Social Change Project

Social Change Project

The Social Change Project brings together a global network of interdisciplinary scholars whose research advances an understanding of social change—how societies transition and institutions support markets and progress.

Research

Virgil Storr, | Sep 2014
This paper examines how pre-disaster systems of self-governance aid in post-disaster community recovery. Our analysis focuses on the Mary Queen of Vietnam (MQVN) community and Gentilly, examines the effectiveness of their systems of self-governance prior to Hurricane Katrina and explores the role these systems played in promoting community recovery after the disaster.
Richard Wagner | Oct 25, 2013
This essay is written for a symposium on Luigino Bruni’s The Genesis and Ethos of the Market. That book identifies a tradition of Neapolitan civil economy that arose in the 18th century, and which the author opposes to the more familiar tradition of Smithian political economy. The difference in traditions is located in contrasting theories of society in which markets are situated.
Richard Wagner | Oct 25, 2013
James Buchanan’s Public Principles of Public Debt is universally associated with the claim that debt allows the cost of public activity to be shifted onto future generations. This claim treats a generation as a unitary and acting entity. While such treatment is standard fare for macro theorists who work with representative agents and societal averages in place of the individuals who constitute a society, such treatment conflicts with Buchanan’s Cost and Choice and, indeed, his entire oeuvre.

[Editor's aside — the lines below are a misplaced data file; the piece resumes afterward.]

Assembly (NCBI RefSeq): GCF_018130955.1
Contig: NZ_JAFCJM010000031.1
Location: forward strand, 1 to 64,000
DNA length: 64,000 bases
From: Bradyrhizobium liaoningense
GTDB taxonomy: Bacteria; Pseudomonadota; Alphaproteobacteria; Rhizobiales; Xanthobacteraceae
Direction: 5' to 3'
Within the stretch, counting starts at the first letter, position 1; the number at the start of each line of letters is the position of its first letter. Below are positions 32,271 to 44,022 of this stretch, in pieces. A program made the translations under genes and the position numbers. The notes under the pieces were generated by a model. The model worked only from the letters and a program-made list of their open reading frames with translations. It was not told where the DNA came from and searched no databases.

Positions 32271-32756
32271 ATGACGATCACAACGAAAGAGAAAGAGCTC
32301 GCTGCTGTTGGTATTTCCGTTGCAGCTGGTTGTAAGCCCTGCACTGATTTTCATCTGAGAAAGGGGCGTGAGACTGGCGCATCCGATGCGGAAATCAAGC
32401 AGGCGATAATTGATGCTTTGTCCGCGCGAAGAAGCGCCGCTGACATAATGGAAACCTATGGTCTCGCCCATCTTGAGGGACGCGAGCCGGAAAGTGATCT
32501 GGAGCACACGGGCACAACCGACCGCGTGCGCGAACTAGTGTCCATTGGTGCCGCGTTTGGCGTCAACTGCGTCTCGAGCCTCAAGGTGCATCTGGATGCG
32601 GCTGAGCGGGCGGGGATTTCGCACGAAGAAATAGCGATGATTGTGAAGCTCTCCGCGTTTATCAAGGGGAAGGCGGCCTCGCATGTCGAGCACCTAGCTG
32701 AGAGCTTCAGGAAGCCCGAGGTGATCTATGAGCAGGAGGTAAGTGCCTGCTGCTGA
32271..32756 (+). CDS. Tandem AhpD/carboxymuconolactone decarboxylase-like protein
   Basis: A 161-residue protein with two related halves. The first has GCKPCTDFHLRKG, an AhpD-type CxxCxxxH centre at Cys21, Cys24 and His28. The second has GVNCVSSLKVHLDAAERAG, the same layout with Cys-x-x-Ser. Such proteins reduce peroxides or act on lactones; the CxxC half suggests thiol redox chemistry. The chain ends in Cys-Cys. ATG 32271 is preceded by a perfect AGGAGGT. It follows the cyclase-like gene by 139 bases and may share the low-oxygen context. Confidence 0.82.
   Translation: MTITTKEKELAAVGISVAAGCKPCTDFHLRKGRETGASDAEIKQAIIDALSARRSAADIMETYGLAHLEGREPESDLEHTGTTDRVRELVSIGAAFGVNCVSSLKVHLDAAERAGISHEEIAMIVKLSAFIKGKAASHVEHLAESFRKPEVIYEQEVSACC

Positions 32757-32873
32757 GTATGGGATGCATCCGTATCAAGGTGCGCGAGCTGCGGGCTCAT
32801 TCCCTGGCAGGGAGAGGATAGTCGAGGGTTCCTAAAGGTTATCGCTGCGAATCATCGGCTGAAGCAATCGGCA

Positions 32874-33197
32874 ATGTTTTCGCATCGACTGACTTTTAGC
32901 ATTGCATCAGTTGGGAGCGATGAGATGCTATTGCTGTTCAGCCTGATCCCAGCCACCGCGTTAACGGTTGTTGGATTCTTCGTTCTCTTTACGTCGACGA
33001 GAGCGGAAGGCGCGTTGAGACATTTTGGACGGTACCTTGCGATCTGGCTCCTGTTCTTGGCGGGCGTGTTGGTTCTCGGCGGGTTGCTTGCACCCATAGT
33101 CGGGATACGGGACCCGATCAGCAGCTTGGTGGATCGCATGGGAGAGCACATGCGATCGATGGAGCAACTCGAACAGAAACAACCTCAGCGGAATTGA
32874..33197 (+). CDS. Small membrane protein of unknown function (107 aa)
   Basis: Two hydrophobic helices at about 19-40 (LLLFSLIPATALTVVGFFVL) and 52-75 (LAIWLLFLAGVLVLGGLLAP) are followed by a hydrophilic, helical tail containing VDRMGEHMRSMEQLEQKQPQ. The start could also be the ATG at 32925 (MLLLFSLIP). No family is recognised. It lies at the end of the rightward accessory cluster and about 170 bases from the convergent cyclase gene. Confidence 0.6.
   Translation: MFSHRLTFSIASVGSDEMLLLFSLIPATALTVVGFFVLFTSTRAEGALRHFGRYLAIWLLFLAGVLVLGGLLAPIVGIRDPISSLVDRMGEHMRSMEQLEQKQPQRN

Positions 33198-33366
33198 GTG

Lawrence H. White | Sep 2013
“Fragility” is the well-known property of being easily breakable, of failing under moderate stress. The opposite property is “antifragility,” a term coined by Nassim Nicholas Taleb (2012a) and the title of his recent book. In this article, Lawrence White considers how we might achieve antifragile banking and monetary systems. There are reforms that can marginally reduce fragility, but the author argues that to achieve antifragility will require a serious turn away from “one-practice-fits-all” centralized regulation and toward a free market’s mixture of innovation and strict discipline. In banking it will require an end not only to “too big to fail” bailouts of uninsured creditors and counterparties, but also to other forms of taxpayer-backed depositor and creditor guarantees.
Peter J. Boettke, Christopher Coyne, Peter Leeson | Sep 2013
Investigations of a society's competitiveness aim to trace the causal mechanisms behind patterns in wealth and poverty across societies. This paper argues that to be productive such investigations must be comparative, historical, and political economic in nature. Comparative historical political economy is how social scientists generate useful knowledge about the wealth and poverty of nations. Our contribution is a methodology – or rather a collection of methodologies – for understanding national competitiveness and attempts to improve it: one focuses on political-economic analysis, another on historical analysis, and a third on comparative analysis.
Christopher Coyne, | Sep 2013